The Earth is almost 200 million square miles in size, so you wouldn’t think it’d be too difficult to corner off a tiny part of it and claim it as your own.
But buying a house, particularly for the first time, can feel like a mission to the moon.
House hunting, paperwork, mortgage meetings, solicitor letters… the list goes on. And that’s before even considering the main concern for many first-time buyers – funding the property and getting a mortgage.
Fortunately, the government acknowledges the difficulties facing first-time buyers, so in recent years they’ve made a big effort to help make it easier by introducing a number of schemes.
Help to Buy ISA*
A big help for first-time buyers was the introduction of Help to Buy ISAs in December last year.
The accounts work by you putting cash into an ISA and the government boosting it with their own contribution.
You can open an ISA with £1,200 and save up to £200 a month thereafter. For every £200 you save a month, the government will boost it by £50.
The maximum you can save in a Help to Buy ISA is £12,000. So the maximum the government will contribute is £3,000. Not a bad little boost huh?
When you apply for your mortgage, the solicitor or conveyancer will apply for the bonus on your behalf.
This calculator is helpful for working out how much the government would add to your savings when you buy a house.
If you need to access your money for something other than buying a house, you can at any point – but by doing so you’d lose your government bonus on any money you do withdraw.
Many first-time buyers struggle to get the deposit for a house together. If this sounds familiar but you’re in a position to scrape together 5% of it, you could apply for an Equity Loan.
With this, you can then borrow 20% of the purchase price of the property interest-free for the first five years (40% if you live in London).
After the five years, the ‘loan fee’ would be 1.75% and would increase each year at the Retail Price Index measure of inflation, plus 1%.
This fee does not go towards repaying the equity loan – that would be repaid when you sell the house, which is when the government will take back its 20% share in the new value of the property.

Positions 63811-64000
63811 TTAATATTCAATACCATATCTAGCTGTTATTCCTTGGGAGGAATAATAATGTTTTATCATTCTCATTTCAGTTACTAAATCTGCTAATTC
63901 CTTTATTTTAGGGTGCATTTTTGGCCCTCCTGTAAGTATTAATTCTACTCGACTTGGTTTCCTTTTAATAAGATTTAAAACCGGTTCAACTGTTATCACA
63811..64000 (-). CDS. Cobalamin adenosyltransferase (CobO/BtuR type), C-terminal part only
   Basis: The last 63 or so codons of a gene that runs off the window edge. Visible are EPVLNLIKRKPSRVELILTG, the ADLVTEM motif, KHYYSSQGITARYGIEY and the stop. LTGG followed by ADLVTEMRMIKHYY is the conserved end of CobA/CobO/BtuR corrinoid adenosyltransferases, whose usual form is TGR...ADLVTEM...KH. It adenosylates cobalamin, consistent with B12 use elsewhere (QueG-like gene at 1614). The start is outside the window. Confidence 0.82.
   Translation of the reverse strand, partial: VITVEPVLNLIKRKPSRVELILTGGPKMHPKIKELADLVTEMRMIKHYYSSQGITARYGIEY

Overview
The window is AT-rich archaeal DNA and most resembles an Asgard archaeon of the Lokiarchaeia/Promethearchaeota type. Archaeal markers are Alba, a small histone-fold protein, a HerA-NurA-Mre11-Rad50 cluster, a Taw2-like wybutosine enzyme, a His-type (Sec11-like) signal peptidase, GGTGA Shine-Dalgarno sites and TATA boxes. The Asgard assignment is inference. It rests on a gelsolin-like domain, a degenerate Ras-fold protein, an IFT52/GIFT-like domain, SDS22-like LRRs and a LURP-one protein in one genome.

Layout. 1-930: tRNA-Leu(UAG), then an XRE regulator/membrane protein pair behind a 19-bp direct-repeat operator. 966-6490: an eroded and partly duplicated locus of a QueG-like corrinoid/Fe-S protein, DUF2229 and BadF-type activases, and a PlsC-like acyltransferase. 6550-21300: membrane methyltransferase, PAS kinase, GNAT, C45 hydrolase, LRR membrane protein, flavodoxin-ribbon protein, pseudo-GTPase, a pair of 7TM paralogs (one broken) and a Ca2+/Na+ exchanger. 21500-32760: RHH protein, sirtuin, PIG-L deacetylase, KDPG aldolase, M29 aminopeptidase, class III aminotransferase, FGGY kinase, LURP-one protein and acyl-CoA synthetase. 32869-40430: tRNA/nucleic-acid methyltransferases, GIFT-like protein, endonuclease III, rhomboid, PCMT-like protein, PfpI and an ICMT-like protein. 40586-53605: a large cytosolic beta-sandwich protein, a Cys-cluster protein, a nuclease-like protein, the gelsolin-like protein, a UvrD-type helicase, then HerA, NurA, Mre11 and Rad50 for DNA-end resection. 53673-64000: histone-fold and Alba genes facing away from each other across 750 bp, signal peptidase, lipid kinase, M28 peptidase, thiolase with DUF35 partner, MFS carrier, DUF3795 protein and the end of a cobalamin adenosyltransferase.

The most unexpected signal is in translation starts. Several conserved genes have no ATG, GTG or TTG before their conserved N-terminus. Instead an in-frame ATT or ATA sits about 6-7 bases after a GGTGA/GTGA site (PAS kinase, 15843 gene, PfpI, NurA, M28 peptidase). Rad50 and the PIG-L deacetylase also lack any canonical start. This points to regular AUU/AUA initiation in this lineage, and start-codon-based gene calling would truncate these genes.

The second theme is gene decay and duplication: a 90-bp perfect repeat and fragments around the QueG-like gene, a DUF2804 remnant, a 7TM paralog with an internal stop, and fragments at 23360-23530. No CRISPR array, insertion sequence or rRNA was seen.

It is available until 2021 on new build properties up to the value of £600k.
Starter Homes Scheme
Last year, the government also introduced a scheme aimed at first-time buyers under the age of 40.
The principle here is quite simple – first-time buyers get a discount on the market value of the property they choose to buy.
Two hundred thousand new Starter Homes will be built and sold to first-time buyers at a minimum discount of at least 20%, provided the home costs less than £250,000 (£450k if you’re buying in London).
You’d need to be sure you’re happy with the property though, as you wouldn’t be able to sell it for at least five years after the purchase.
This scheme is for people who currently rent their home from the local Housing Association. It gives you the chance to purchase a share of your home (between 25-75%) from the Housing Association and pay rent on the part you don’t own.
You can then buy back chunks as and when you can afford to, until the home belongs to you.
In total, 135,000 new homes will be built under a new Help to Buy Shared Ownership scheme and as long as your household income is under £80,000 (£90,000 in London), you should qualify.
In the pipeline
To combat the difficulty of getting a mortgage, the government is introducing even more schemes to help. Notably next year they’ll introduce a lifetime ISA which will give savers the chance to put away £1,000 a year either into a pot for buying their first property, or for their retirement.
For every £1 you save, the government will add 25p and pay it into the account in April at the end of the tax year.
Look out for more details in the run-up to the launch in April next year.
No more EU
As you can see, there are a number of options if you’re looking for government support to help get you on the property ladder. But following the UK’s vote to leave the EU and David Cameron standing down as prime minister, how long will these schemes be around for?
Unfortunately, this is something we just can’t predict. However, it could be at least two years until all the negotiations have taken place for the UK to fully split from the EU, so for now at least you can continue to take advantage of these schemes.
One small step for man…
So yes, it can feel like a mission to secure your place on the property ladder. There are lots of things to do to get there and it can feel like it’ll never happen for you but trust us, there really is help out there.
As you’ve read, there are a number of schemes already available for first-time buyers, with more set to come in future.
So hang on in there, keep plodding on with your savings, and with the right support, you could get there sooner than you think. Good luck!
*It was reported in August 2016 that the government bonus on Help to Buy ISAs cannot be included in the initial deposit on a home, but is paid once the sale has completed. Find out more here.
Disclaimer: All information and links are correct at the time of publishing.